Another difference is that hyperglycemia is much more common compared to hypoglycemia. In particular, people with type 2 diabetics are much more prone to hyperglycemia compared to hypoglycemia.
On the other hand, hypoglycemia was found to be much more common among patients with severe diabetes, mostly because they also underwent insulin treatments for their condition.
Between hypoglycemia and hyperglycemia, which is more dangerous?
While both hypoglycemic and hyperglycemic episodes are serious conditions that need to be addressed, hypoglycemia poses a much more immediate threat.
This is due to the fact that having low blood sugar can cause problems such as unconsciousness, seizures, or a diabetic coma. If hypoglycemia is not managed immediately, it can quickly lead to a person’s death.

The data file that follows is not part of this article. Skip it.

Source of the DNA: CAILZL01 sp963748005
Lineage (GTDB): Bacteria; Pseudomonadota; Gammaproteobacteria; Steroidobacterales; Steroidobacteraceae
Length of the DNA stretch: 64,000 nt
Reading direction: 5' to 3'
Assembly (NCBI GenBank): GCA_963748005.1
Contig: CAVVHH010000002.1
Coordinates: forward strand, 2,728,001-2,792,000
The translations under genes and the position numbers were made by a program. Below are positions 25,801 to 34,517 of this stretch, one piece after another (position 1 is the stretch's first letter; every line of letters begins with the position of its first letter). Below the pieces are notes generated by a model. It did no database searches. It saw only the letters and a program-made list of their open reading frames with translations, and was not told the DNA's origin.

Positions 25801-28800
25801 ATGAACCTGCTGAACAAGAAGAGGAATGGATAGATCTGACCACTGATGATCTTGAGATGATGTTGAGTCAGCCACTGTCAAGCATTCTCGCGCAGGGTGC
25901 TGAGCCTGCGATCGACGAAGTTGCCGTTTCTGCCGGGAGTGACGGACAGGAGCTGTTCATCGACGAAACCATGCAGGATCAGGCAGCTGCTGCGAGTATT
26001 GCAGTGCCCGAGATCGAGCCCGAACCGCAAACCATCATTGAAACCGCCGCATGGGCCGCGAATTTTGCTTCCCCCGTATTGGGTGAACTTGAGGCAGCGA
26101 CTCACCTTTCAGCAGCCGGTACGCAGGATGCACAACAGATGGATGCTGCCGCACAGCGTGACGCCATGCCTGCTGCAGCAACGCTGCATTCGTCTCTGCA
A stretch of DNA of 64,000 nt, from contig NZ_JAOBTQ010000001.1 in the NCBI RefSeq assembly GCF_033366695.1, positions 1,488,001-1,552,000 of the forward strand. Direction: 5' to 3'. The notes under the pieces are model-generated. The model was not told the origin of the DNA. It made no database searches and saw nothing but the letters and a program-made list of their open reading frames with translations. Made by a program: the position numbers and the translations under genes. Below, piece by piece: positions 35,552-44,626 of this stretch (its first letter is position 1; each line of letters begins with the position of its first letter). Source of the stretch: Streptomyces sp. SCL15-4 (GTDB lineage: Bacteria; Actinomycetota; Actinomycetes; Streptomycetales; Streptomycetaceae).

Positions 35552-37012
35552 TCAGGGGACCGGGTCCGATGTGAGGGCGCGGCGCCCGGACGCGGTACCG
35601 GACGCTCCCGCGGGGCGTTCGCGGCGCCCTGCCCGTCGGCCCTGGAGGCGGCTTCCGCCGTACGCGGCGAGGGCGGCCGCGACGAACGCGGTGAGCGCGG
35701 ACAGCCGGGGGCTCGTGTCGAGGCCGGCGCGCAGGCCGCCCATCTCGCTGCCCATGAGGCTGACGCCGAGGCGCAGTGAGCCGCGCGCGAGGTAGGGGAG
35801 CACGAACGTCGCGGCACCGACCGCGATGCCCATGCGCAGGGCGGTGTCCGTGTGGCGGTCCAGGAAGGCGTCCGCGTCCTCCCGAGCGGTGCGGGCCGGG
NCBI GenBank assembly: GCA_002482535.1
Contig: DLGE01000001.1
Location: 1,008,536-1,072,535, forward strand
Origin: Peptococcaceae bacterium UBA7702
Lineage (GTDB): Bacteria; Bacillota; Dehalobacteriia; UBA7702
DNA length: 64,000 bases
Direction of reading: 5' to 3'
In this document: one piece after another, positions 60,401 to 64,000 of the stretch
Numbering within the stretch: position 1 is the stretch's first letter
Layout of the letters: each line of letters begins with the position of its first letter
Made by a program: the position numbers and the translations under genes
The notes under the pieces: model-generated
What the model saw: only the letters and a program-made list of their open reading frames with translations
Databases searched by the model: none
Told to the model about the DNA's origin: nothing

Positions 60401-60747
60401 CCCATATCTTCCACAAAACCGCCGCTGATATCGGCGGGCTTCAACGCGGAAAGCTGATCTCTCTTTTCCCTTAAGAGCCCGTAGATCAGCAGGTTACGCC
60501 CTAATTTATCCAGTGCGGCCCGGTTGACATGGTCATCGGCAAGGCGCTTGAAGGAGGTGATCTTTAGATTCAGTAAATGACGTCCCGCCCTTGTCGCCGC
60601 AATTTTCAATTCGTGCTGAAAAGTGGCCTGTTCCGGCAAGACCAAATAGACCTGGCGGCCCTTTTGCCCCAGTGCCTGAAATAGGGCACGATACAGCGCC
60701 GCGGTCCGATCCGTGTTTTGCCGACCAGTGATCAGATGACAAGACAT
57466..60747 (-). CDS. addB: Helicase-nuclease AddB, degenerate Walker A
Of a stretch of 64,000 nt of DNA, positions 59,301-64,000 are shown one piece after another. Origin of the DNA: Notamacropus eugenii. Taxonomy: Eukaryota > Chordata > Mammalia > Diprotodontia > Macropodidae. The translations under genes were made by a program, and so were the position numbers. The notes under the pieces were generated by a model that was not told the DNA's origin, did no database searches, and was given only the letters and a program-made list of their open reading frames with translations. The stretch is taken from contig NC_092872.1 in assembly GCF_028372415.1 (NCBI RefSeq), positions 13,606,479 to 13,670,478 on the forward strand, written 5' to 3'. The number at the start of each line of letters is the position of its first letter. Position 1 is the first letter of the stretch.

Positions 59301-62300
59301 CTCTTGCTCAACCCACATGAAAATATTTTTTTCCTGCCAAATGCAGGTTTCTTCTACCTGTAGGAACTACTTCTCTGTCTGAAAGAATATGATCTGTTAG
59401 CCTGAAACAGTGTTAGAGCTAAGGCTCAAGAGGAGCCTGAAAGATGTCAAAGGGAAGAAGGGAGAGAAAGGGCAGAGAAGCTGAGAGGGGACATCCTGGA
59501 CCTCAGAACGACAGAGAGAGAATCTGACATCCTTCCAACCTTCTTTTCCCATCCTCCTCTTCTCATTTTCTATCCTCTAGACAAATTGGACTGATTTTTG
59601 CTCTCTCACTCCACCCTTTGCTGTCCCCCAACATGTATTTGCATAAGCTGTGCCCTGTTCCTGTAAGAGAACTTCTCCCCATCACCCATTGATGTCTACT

On the other hand, hyperglycemia can cause more long-term problems. Complications most commonly associated with diabetes, such as blindness, skin infections, or even limb amputations are usually the result of hyperglycemia.
In terms of managing these conditions, hyperglycemia needs to be managed constantly. This means that a person with diabetes needs to monitor their blood sugar intake, eat healthy foods, and make sure that they are taking the right medication.
For cases of hypoglycemia, the treatment usually consists of eating a small amount of sugar. This can help increase the blood sugar levels to prevent complications from hypoglycemia. It’s also important for diabetics to not overtreat or take too much of their medication.
All in all, diabetics should be informed about hypoglycemic and hyperglycemic episodes, and they should be aware of both how to prevent these episodes from happening, and what they can do in case it happens.